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Re: What is biomechanics? (or, The Truth About Flying Snakes - Was: Re: science and philosophy)



At 18.19 23/09/02 -0700, you wrote:

Not strictly related to origin of birds but morphology related as well.

  Nope ... quite the contrary ... that data I have contradicts it. I
myself never supported it. As I do not support *Longisquama* flying by any
present data. Or even gliding. So far, no study shows what appear to be
radiating slats could even produce a sustained drag or possess a paraxial
resistance to torque that would in anyway resist gravity.
I agree that Longisquama was not a glider (contra Haubold and Buffetaut , 1987), but it may have been a parachuter as an aside effect. I try to explain better: those elongate appendages perhaps were mainly for display. However, some drag could have been induced to slow down speed during falling (a bit more if really they were paired and could have been spread a little) like the fluffy tail of non-gliding squirrels, it is not a gliding-parachuting adaptation per se, but works on occasion. Being the appendages on its back, close to the center of the body, this becomes more feasible if Longisquama had some device to avoid rotating on its own center of gravity like maple fruits , . Perhaps an elongate or deep tail might have helped avoiding this.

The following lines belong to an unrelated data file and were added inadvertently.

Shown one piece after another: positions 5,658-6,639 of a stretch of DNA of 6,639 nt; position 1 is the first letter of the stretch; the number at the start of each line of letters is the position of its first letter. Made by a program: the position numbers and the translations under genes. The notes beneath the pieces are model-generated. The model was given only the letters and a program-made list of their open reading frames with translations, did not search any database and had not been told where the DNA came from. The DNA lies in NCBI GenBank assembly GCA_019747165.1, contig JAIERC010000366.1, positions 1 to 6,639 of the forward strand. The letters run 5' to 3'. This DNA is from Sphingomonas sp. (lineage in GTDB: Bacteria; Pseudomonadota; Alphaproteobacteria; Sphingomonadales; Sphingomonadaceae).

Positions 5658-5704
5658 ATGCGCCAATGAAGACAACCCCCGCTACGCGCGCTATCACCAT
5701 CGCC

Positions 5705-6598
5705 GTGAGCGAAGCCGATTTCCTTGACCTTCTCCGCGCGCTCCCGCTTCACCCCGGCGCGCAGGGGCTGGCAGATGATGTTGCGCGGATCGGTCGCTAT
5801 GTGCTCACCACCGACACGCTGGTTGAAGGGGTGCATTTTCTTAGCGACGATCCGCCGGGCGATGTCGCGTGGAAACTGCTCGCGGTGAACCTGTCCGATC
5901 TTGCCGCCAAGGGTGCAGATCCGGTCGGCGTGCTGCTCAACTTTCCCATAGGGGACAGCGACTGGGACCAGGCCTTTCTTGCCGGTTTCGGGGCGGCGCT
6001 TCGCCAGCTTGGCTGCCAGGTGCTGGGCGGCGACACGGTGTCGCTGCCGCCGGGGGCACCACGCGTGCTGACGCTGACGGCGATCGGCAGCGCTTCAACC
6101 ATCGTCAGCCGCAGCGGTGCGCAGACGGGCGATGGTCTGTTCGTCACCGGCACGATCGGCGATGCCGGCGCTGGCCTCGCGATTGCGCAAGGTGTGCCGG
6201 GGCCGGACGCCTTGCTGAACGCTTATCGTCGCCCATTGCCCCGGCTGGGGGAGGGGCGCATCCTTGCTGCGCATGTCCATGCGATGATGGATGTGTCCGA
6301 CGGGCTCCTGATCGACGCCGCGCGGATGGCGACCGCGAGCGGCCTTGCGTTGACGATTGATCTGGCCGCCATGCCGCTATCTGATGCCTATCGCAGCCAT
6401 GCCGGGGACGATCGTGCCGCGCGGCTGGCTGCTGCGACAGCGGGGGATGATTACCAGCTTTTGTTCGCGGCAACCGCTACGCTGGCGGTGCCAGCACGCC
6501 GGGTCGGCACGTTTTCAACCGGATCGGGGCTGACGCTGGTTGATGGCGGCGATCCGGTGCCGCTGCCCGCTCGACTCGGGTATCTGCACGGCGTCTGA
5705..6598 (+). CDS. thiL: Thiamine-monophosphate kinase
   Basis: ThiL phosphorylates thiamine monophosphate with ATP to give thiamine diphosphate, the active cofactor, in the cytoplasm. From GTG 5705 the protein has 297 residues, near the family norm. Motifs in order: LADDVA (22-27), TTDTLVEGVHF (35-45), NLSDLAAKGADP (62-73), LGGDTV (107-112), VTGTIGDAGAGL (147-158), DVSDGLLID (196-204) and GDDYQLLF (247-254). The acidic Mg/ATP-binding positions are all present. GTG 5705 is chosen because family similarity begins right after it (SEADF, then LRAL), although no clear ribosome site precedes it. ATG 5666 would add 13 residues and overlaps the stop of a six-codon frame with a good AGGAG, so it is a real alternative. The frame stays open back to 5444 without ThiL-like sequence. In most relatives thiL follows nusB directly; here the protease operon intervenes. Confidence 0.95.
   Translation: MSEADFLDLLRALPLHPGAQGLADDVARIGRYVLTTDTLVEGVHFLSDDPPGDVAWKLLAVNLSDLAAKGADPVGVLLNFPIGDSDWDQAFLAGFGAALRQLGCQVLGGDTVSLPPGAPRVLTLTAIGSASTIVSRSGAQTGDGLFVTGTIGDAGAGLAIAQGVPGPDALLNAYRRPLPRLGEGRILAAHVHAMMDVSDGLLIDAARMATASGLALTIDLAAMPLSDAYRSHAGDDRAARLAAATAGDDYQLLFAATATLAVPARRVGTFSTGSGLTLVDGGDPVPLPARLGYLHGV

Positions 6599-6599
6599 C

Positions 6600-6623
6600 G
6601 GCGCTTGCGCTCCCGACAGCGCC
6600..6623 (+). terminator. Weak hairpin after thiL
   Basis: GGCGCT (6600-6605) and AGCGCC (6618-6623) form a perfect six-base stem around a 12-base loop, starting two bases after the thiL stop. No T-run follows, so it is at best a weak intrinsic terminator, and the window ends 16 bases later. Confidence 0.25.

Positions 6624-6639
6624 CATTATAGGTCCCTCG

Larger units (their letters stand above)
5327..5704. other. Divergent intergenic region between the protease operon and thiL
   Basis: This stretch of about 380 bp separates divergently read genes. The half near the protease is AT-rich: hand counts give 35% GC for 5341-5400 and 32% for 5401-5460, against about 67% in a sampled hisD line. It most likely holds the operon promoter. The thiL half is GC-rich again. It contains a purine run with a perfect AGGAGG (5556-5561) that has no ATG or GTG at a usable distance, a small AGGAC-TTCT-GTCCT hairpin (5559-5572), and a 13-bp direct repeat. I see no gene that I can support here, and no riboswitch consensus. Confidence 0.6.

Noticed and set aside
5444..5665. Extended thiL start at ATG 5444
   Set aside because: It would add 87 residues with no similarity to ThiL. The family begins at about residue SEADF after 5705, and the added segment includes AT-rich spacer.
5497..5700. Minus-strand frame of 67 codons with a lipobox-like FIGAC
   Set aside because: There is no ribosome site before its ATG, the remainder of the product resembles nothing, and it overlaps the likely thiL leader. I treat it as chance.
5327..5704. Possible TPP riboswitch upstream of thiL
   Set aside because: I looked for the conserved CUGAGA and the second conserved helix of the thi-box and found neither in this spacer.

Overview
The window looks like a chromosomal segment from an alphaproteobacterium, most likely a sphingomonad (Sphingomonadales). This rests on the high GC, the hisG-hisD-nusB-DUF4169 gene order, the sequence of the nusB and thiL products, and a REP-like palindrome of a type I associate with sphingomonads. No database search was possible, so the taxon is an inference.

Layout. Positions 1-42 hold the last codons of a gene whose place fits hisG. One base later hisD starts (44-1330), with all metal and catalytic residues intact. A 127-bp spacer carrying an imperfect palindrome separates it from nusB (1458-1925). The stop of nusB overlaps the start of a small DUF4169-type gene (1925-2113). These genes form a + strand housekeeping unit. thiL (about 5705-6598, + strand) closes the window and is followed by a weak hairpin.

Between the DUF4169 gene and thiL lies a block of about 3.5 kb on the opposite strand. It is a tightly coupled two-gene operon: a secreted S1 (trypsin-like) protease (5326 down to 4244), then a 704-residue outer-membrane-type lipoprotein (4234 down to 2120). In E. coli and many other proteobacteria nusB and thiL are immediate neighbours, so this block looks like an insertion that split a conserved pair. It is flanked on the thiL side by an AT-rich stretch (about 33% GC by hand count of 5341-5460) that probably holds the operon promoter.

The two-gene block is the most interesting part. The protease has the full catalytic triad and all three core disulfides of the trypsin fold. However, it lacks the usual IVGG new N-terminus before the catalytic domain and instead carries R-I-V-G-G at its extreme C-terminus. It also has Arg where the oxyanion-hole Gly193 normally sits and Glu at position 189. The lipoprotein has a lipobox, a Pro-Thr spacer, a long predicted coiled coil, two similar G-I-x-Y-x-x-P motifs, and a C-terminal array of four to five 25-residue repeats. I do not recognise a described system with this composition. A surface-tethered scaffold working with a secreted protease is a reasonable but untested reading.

If this was only an aside effect like a safety device for incidental falls or L. jumped down from tree branches at will I don't know but I would vote for the first hypothesis.


  I know of some references that have drawn differences in animals that
glad versus parachute, and the snake and frog are both considered
parachuters, but presently lack them myself -- I will try to look these
up. The distinction has been to support with anatomy a direction-based
definition, above or below 45 degrees.

one reference about this is
Milton Hildebrand, 1988 Analysis of Vertebrate Structure Third Edition, Wiley & Sons: at p. 571 he distingushes gliders from parachuters in this way.


All the best

                                        Silvio


The voice from the lake then asked
"which is the strangest thing of all?"
Judisthira replied
"Every day men see other men die, they see the chariots with the corpses and the fires, yet they keep living as they were immortals, this is the strangest thing of all"


                                                        (from  Mahabharatha)

Silvio Renesto

Dipartimento di Scienze della Terra
Università degli Studi di Milano
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        Silvio.Renesto@unimi.it
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